Whatever you think about Trump’s willingness to trade political punches with pretty much anyone for any reason, he has handled the passing of Ruth Bader Ginsberg differently.
From the moment he was first told of her passing, he was gracious and magnanimous. He honored her very remarkable life, focusing on what brings us together, rather than her politcs, which tend to tear us apart.
In so doing, he not only honored her as a person, but he honored the manner in which she lived her life, as anyone familiar with her relationship with Justice Scalia would recognize.
Trump has risen to the moment, treating her life and passing with the dignity one would expect from a national leader.
He and Melania took a moment to quietly pay their respects to Justice Ginsberg as her mortal remains lay in state in front of the Supreme Court.
This stood in sharp contrast to how the Leftist crowd reacted to Trump’s visit.
President Trump & Melania pay their respects to Justice Ruth Bader Ginsburg at her casket on the steps of the Supreme Court. Crowd is pretty quiet at first but then becomes furious, with loud booing and chants of "Vote him out!" as Trump & Melania seem to pray quietly then leave. pic.twitter.com/6L20RuQd1B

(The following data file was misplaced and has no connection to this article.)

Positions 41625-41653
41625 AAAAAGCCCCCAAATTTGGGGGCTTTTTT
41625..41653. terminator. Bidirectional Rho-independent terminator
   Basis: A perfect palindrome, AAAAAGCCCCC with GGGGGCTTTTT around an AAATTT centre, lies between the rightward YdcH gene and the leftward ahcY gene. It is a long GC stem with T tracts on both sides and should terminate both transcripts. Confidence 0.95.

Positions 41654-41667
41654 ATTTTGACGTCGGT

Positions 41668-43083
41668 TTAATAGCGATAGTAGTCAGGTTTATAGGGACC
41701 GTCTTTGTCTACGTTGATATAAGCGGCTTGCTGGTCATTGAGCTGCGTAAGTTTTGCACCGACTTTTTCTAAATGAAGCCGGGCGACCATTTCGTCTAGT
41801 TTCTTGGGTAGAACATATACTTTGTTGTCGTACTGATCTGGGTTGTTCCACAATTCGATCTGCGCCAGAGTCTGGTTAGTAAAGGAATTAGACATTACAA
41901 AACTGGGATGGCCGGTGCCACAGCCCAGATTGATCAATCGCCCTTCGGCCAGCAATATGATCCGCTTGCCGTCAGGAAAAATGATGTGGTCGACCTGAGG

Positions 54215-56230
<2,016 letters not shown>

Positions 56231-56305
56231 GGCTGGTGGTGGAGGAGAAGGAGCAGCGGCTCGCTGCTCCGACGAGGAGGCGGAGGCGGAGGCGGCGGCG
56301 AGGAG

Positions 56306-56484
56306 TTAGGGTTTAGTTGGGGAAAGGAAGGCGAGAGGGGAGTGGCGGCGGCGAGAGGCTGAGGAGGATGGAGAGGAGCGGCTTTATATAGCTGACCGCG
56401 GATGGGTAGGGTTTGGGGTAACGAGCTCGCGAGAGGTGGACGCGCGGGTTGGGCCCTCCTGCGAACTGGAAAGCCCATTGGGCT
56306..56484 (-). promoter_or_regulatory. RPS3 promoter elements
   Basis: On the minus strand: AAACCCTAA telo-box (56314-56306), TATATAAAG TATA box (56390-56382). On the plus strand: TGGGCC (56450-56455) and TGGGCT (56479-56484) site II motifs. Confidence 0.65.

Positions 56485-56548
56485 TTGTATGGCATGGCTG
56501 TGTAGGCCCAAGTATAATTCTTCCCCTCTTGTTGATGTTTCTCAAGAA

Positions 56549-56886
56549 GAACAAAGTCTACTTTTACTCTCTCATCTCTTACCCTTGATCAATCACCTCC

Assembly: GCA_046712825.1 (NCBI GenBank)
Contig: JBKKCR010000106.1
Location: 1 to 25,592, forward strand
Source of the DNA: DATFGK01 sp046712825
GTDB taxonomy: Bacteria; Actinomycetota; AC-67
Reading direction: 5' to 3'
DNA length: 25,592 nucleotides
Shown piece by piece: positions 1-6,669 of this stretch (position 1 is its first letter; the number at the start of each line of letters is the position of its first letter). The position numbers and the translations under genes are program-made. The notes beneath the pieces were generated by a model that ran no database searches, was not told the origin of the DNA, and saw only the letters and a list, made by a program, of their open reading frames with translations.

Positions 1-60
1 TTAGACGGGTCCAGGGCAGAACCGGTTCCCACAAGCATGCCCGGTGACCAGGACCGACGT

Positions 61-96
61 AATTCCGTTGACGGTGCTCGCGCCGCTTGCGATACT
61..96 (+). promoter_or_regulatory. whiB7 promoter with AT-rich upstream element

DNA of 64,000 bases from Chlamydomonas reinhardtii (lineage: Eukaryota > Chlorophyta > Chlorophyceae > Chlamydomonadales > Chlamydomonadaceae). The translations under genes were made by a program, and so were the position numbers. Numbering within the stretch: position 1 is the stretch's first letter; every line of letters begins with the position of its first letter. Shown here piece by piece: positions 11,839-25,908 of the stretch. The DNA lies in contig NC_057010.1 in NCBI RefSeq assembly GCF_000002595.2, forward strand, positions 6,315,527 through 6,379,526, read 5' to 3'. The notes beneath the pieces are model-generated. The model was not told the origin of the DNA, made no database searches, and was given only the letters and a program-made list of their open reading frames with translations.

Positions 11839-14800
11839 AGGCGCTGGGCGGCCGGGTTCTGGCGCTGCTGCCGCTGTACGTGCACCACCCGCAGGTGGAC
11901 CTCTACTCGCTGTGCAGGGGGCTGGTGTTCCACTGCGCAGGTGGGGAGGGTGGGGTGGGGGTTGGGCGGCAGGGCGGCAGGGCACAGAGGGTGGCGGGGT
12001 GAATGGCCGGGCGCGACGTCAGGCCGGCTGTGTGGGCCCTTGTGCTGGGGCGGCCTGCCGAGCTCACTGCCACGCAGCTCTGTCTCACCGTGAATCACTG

— Jerry Dunleavy 🇺🇸 (@JerryDunleavy) September 24, 2020
It didn’t take long for shouts, jeers, and eventually a chant to erupt during the President’s moment of silence.
At about the one minute mark, shrieks boos and then chants split the silence.
Keep it classy, Democrats.
What were they shouting?
When this writer heard it live, it sounded like ‘throw him out’.
Dunleavy heard vote him out.
Some even claimed they were chanting ‘honor her wish’, although that isn’t remotely close to what we heard. Even if they were chanting that, it isn’t as though there is any Constitutional provision for such a demand.
How does this vulgar display square with the example of their beloved RBG?
When prompted to throw shade at Trump’s SCOTUS appointees, Ruth answered:
“My two newest colleagues are very decent, very smart individuals.” — BostonHerald
Much is made of her ‘dying wish’ that her seat be filled by whoever is in office next term. And that may well have been her private preference as an individual.
But not enough is made about her other wish, that we could once again learn to get along with people who come from a very different political starting point than ourselves. That we stop unfriending, canceling, and lashing out at public servants for no other reason than whether there is an (R) or a (D) after their name.
She set that example herself in her own life.